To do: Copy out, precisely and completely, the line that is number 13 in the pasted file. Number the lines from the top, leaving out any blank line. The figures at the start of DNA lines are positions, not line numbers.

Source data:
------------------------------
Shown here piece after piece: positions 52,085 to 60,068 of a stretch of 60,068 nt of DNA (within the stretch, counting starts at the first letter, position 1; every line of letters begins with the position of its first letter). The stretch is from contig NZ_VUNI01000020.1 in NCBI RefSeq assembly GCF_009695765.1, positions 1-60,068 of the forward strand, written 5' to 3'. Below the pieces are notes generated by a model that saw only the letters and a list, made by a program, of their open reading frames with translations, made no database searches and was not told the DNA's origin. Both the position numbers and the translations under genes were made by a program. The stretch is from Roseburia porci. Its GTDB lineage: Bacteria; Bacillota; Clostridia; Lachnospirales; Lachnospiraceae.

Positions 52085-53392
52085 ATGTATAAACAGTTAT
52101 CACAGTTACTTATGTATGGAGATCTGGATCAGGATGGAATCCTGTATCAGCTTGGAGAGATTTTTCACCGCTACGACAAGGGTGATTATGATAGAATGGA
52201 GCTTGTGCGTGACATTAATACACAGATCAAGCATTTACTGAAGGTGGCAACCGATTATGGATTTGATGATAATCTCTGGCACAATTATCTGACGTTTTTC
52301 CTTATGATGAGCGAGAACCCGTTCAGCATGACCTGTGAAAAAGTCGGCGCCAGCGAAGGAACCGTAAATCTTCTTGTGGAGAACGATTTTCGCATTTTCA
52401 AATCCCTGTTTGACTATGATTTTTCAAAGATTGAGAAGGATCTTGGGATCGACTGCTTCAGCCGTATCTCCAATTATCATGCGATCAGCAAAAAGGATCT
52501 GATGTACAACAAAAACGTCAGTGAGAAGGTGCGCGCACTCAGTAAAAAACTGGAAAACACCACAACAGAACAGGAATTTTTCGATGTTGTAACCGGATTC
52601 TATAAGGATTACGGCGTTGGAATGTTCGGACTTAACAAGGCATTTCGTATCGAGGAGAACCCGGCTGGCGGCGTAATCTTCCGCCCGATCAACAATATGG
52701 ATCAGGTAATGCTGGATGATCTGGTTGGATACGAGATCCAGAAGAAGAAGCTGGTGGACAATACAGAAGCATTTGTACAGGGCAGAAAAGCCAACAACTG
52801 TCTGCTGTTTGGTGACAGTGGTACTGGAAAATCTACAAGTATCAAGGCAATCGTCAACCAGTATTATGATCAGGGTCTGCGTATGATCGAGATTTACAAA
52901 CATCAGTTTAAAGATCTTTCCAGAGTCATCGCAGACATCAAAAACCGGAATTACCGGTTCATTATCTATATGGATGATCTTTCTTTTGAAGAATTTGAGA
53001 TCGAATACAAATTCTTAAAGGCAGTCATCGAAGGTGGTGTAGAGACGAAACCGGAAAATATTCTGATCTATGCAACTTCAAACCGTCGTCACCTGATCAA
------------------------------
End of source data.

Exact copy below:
53001 TCGAATACAAATTCTTAAAGGCAGTCATCGAAGGTGGTGTAGAGACGAAACCGGAAAATATTCTGATCTATGCAACTTCAAACCGTCGTCACCTGATCAA